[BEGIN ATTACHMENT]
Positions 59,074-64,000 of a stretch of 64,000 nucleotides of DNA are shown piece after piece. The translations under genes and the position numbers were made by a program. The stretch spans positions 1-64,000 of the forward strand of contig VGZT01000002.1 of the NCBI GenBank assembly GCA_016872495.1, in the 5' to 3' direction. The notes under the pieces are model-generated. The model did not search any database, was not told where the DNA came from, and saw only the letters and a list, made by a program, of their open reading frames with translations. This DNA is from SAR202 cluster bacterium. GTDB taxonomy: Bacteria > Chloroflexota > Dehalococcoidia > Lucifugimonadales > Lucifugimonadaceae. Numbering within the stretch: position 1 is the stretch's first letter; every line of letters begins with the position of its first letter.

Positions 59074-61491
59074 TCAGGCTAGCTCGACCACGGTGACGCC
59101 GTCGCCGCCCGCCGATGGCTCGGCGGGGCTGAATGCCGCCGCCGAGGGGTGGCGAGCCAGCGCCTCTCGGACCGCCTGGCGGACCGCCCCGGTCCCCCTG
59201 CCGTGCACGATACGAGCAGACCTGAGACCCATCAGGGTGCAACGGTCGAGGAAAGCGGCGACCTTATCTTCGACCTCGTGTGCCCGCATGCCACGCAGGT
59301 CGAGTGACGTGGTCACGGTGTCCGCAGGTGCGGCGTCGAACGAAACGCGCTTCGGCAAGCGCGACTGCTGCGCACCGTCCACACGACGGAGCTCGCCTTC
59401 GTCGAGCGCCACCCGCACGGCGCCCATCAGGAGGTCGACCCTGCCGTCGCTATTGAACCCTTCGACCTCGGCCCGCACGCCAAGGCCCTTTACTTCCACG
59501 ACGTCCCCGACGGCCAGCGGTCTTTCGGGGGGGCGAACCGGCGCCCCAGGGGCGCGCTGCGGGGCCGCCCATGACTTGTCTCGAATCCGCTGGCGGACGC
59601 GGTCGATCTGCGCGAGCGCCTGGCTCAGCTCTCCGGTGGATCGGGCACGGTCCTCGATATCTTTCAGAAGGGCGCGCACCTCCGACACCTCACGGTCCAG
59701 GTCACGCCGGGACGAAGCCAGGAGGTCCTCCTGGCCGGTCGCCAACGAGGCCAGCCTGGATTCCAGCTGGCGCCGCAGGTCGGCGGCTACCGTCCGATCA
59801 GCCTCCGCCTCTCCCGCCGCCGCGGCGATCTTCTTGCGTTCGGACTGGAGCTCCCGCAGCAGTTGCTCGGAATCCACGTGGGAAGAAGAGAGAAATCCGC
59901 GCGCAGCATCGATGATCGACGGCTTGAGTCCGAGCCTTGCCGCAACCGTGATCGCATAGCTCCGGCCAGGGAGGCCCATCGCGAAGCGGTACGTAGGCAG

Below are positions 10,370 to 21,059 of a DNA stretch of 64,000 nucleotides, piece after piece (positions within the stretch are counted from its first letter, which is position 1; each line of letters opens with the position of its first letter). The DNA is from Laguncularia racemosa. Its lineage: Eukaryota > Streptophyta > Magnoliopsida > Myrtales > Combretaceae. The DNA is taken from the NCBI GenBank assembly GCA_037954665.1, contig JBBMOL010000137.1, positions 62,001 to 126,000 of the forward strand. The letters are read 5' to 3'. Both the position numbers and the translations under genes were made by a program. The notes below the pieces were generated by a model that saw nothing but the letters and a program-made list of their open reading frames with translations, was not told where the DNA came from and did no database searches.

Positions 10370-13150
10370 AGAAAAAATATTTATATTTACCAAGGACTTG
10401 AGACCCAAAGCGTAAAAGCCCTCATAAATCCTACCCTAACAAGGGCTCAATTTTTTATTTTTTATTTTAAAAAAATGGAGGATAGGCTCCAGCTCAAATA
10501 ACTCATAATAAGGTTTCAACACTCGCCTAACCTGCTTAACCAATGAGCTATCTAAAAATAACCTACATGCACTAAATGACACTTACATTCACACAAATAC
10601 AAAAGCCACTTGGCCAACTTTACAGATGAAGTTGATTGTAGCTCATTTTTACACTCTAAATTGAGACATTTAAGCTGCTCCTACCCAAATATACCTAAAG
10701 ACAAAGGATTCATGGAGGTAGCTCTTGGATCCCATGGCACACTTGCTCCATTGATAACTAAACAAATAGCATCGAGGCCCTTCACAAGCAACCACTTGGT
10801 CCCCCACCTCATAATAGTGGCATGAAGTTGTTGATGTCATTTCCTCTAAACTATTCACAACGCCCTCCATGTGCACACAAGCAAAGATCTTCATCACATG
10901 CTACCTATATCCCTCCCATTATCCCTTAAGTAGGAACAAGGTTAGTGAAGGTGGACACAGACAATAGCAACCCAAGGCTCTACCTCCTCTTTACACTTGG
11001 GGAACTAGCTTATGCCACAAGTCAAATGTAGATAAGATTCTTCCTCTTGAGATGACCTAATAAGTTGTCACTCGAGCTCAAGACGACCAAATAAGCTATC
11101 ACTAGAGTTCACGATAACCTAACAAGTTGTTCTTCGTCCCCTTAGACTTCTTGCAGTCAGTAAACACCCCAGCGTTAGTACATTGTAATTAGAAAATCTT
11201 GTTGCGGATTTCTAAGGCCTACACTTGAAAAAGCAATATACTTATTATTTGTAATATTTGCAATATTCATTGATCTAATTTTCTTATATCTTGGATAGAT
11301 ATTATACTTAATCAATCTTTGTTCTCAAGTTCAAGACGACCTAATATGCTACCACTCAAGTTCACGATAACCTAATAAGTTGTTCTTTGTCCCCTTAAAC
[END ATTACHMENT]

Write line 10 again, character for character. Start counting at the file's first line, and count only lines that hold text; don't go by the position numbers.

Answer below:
59701 GTCACGCCGGGACGAAGCCAGGAGGTCCTCCTGGCCGGTCGCCAACGAGGCCAGCCTGGATTCCAGCTGGCGCCGCAGGTCGGCGGCTACCGTCCGATCA